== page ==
are selected for the PNEC derivation. These values represent 4 nitrogen
transformation processes, 5 carbon transformation processes and 8
enzymatic processes and range from 17 mg Zn/kg dw for respiration (Chang
and Broadbent, 1981 and Lighthart et al., 1983) to 2623 mg Zn/kg dw for
phosphatase (Doelman and Haanstra, 1989).
Information on the background Zn concentration, allowing correction for
differences in bioavailability among soils, is only available for 76
NOEC or EC10 values, representing 13 microbial processes (4 for N cycle,
5 for C cycle and 4 enzymatic processes). The total range in NOEC/EC10
values for the dataset with results for background Zn concentration is
the same as for the total dataset for micro-organisms.
5. Calculation of the HC5-50
The available ecotoxicity database for the effect of Zn to soil
organisms is large. Therefore, the use of the statistical extrapolation
method is –as specified by the Guidance document on information
requirements and chemical safety assessment Chapter R.10.3.1.3–
preferred for PNEC derivation rather than the use of an assessment
factor on the lowest NOEC. The PNEC will be based on the 50% confidence
value of the 5th percentile value (HC5-50) and an additional assessment
factor taking into account the uncertainty on the HC5-50 (thus PNEC =
5.1. Generic, non-normalised HC5-50
The non-normalised terrestrial HC5-50 was derived based on either all
individual reliable NOEC/EC10 values or the species mean NOEC/EC10
values for the most sensitive endpoint. The generic PNEC was derived
from using all data. For comparison, distributions where only the data
that could be normalised for bioavailability, were also made.
It must be stressed that, considering the important influence of soil
properties on bioavailability and toxicity of zinc in soils, the
non-normalised HC5-50 is less ecologically relevant compared to the
HC5-50 values taking into account correction for bioavailability (both
ageing and effect of variation in soil properties). The cumulative
frequency distribution (SSD) of the non-normalised species mean NOEC
values for Zn is presented in the CSR.
Using statistical extrapolation and the log-normal distribution results
in a HC5-50 of 35.6 mg Zn/kg based on all individual NOEC/EC10 data and
a HC5-50 of 33.7 mg Zn/kg when using all individual NOEC/EC10 data with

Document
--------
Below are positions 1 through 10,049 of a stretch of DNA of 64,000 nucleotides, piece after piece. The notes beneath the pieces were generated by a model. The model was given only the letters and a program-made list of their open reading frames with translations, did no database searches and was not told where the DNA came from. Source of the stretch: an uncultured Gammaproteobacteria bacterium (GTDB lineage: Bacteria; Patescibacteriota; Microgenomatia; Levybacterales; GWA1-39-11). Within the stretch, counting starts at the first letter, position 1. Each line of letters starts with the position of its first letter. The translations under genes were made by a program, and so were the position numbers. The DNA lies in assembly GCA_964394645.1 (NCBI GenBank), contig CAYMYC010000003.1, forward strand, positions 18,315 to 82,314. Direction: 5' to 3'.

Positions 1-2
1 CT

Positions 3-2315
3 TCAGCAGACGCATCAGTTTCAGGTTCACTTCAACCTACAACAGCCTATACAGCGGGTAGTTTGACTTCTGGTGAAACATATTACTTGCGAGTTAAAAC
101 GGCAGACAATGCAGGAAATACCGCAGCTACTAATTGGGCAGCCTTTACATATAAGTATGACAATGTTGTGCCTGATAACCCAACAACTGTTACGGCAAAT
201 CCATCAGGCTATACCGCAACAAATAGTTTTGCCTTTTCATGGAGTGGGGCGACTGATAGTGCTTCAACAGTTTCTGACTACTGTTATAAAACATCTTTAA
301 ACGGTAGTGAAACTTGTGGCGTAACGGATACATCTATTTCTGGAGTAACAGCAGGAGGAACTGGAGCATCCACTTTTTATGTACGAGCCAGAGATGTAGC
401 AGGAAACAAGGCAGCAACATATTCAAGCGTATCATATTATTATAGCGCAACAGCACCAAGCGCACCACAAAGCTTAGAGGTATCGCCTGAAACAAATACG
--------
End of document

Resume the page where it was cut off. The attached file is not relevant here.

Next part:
information on soil properties allowing correction for bioavailability
among soils (Table 1). Based on the Anderson-Darling goodness-of-fit
statistics, the log-normal distribution is accepted for all
distributions based on both all individual reliable observations and the
species/process mean values.
Table 1:Generic HC5 and HC5-50 (with 5% and 95% confidence
interval) values for toxicity of Zn to the terrestrial environment based
on a log-normal distribution of non-normalised NOEC/EC10addedvalues.
All individual NOEC/EC10 values
Species/process mean values
Data allowing bioavailability correction
Using a species/process mean approach for non-normalised data yields
higher HC5-50 values compared to SSD based on all individual values:
51.3 and 35.8 mg Zn/kg for the total dataset or the data with
information on soil properties allowing correction for bioavailability
among soils, respectively. Averaging (geomean) all the results available
for one species/process avoids over-representation of commonly tested
species or processes, e.g.Eisenia fetida (29 data) or
nitrification (20 data). This species/process mean approach is preferred
for data corrected for the differences in soil properties when the
intra-species variation can be considered as the main source of
variation among data for a given species/process. However, this is not
the case for the generic approach (non-normalised data) where variation
between toxicity data for a certain species or process is also caused by
differences in bioavailability among soils.
Table 2:Generic species/process mean values.
Glutamic acid mineralization
Vigna mungo L.